When people discuss laws regarding driving under the influence of alcohol, they often discuss a “BAC limit.” “BAC” refers to a person’s blood alcohol content, generally measured by mass per volume – in the United States, the most common unit of measure when discussing BAC is grams per deciliter, or g/Dl. When you refer to a person who has a BAC of 0.01, it means that they have .01 grams of alcohol per every deciliter of blood in their system.
In the legal context, BAC is often used to provide an objective measure as to how intoxicated a particular person is at a given time. As a result, BAC is often a critical piece of evidence in Denver DUI cases that prosecutors use to establish that a driver was under the influence of alcohol. People who are accused of DUI in Colorado should be aware that BAC evidence is not incontrovertible, and in many cases a skilled DUI lawyer can raise legal defenses even in cases where a driver’s BAC was measured at a particular level. As a result, anyone facing a DUI case in Colorado should contact a Denver DUI attorney as soon as possible to retain legal representation.
According to the Colorado Department of Transportation (DOT), more than 26,000 are arrested for driving under the influence in Colorado every year. There are high-profile public initiatives in order to try and curb the incidence of drunk driving, which meet with varying degrees of success. Still, many people are surprised to learn that there is no one “bright line rule” regarding a driver’s BAC and DUI in Colorado. Some of the distinctions that the law draws are detailed below.
Per Se DUI
Colorado, along with the 49 other states that make up the U.S., has a per se BAC limit of 0.08 for drivers. This means that if an individual is caught driving with a BAC of 0.08 or higher, he or she is guilty of the offense of driving under the influence of alcohol (DUI) even if no other evidence of intoxication exists. Because alcohol affects everyone differently, it is very possible that while one person is noticeably intoxicated at 0.08, another may seem perfectly sober. The law makes no distinction between the two, and both could potentially be convicted of DUI.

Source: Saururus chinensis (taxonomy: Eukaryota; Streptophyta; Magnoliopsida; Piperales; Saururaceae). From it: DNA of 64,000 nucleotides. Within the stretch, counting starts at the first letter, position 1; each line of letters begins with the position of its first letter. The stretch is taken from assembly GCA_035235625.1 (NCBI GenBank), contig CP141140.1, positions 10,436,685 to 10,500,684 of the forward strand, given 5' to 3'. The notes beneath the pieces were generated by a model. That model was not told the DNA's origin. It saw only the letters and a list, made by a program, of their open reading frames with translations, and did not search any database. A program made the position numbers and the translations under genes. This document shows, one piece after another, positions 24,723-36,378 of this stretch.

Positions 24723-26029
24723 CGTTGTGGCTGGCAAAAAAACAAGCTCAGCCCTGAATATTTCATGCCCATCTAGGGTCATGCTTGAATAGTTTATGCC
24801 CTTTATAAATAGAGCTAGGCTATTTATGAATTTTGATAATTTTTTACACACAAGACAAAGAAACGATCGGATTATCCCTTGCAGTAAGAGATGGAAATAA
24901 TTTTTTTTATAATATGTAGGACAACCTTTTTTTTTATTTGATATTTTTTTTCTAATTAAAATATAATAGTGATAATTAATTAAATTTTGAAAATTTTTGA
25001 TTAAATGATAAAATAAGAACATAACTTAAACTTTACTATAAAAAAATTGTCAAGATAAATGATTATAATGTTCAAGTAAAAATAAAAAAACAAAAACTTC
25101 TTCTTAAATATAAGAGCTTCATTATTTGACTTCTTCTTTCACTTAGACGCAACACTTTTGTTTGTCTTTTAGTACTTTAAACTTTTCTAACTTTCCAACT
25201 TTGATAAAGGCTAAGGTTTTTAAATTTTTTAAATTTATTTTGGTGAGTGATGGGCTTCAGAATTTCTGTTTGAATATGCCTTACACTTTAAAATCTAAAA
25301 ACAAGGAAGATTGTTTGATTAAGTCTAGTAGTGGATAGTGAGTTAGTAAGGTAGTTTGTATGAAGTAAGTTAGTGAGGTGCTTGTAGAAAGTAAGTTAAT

Impairment to a Substantial Degree
Colorado law also makes it illegal for a person to drive when their ability to do so is impaired to a substantial degree due to the consumption of drugs or alcohol. Importantly, no BAC evidence is required to establish such impairment, and the state may try and make its case solely based on the observations of the law enforcement officer that investigated your case.
Driving While Ability Impaired (DWAI)
Colorado has a lesser offense that involves drinking and driving known as Driving While Ability Impaired, or DWAI. Colorado law allows a permissible inference that a person’s ability to drive was impaired if their BAC at the time they were driving was between 0.05 and 0.08.
Under 21 DUI
Drivers who are under 21 are subject to a significantly reduced BAC limit of 0.02, a limit so low that it is often referred to as “zero tolerance.”
Contact a Denver DUI attorney today to schedule a free consultation
People who are convicted of DUI in Colorado can face stiff penalties, including fines, probation, the installation of an ignition interlock device, and even jail time. Fortunately, there are many potential defenses that a Denver DUI defense lawyer can raise in a Colorado DUI case that may invalidate the state’s case against you. In other cases, an attorney may be able to make a deal with the prosecutor handling your case that can significantly reduce the penalties you may be facing. To schedule a free consultation with one of our lawyers, call the Tiftickjian Law Firm today at (303) DUI-5280.